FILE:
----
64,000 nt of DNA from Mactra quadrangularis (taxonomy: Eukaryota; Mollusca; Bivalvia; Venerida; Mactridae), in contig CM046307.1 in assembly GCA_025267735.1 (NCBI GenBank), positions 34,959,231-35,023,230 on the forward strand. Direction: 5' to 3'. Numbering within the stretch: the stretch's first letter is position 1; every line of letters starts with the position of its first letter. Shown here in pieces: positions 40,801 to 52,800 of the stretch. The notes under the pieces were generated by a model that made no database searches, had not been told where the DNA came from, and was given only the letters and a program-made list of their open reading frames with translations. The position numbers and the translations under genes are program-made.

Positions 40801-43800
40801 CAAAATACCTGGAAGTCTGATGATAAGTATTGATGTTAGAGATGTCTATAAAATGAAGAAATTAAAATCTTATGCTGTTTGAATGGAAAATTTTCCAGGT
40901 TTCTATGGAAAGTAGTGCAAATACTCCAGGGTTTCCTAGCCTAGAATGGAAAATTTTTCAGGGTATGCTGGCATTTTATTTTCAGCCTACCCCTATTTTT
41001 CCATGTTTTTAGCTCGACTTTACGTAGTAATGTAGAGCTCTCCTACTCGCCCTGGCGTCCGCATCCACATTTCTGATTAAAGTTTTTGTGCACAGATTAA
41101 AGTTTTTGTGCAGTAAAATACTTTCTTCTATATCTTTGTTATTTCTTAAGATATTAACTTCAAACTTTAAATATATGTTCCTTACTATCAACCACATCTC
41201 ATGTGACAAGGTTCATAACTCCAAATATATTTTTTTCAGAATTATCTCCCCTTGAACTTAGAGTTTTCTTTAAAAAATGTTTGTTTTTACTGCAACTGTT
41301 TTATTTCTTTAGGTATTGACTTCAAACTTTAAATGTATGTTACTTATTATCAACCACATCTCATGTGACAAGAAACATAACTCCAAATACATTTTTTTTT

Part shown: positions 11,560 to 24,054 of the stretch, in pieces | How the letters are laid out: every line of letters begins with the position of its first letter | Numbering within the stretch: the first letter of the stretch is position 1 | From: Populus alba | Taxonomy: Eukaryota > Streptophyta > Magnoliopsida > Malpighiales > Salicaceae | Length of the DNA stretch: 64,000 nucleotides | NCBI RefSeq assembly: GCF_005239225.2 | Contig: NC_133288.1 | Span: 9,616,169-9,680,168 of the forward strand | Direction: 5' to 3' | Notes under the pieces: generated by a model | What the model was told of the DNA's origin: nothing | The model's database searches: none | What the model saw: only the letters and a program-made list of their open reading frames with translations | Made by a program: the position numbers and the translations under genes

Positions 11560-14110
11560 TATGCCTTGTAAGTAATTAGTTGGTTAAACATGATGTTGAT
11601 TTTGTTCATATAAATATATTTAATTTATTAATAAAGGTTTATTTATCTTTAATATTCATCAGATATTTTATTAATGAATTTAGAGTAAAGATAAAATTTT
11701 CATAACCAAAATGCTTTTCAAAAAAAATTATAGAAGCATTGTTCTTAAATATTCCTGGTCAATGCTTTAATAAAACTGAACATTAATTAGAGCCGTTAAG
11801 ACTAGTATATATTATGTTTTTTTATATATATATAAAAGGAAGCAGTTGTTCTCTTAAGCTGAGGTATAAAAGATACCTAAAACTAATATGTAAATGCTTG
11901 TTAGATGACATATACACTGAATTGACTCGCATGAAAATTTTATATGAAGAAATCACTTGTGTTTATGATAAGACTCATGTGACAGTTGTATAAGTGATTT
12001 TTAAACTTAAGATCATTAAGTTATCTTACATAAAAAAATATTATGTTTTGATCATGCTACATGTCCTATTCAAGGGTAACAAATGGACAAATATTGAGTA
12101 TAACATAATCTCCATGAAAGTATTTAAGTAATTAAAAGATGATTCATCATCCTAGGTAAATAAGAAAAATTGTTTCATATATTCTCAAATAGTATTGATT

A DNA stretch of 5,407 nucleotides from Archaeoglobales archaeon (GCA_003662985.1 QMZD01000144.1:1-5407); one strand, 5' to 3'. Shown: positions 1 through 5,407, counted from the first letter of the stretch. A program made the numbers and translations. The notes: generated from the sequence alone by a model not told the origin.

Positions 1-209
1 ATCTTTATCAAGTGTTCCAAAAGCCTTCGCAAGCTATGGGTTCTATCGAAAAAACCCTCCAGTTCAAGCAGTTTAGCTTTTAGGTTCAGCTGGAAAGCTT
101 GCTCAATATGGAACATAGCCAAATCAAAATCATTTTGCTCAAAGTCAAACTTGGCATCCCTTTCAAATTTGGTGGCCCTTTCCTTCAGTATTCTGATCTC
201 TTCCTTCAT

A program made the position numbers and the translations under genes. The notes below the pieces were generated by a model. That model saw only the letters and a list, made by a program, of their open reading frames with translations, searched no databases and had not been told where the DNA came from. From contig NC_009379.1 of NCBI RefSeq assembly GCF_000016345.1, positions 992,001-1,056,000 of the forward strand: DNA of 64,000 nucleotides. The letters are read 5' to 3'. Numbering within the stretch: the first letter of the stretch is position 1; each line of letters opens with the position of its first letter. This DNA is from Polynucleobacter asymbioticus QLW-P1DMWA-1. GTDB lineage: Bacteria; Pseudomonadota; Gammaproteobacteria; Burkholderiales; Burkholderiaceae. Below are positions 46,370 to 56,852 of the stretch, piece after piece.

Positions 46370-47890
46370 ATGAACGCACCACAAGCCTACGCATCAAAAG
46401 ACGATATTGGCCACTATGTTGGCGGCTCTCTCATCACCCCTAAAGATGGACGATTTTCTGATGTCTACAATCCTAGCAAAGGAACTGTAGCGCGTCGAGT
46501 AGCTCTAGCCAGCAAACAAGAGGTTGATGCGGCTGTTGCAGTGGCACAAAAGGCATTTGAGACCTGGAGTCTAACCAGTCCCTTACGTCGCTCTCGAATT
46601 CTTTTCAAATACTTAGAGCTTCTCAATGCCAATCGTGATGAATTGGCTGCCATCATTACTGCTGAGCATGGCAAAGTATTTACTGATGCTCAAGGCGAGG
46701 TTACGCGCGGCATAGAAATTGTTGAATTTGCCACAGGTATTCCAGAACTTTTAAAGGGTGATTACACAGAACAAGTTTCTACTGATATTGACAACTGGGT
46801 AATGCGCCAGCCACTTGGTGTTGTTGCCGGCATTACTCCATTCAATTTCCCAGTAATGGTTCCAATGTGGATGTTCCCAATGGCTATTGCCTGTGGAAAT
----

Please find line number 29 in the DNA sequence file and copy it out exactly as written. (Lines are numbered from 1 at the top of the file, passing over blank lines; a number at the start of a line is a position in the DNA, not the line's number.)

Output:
46701 TTACGCGCGGCATAGAAATTGTTGAATTTGCCACAGGTATTCCAGAACTTTTAAAGGGTGATTACACAGAACAAGTTTCTACTGATATTGACAACTGGGT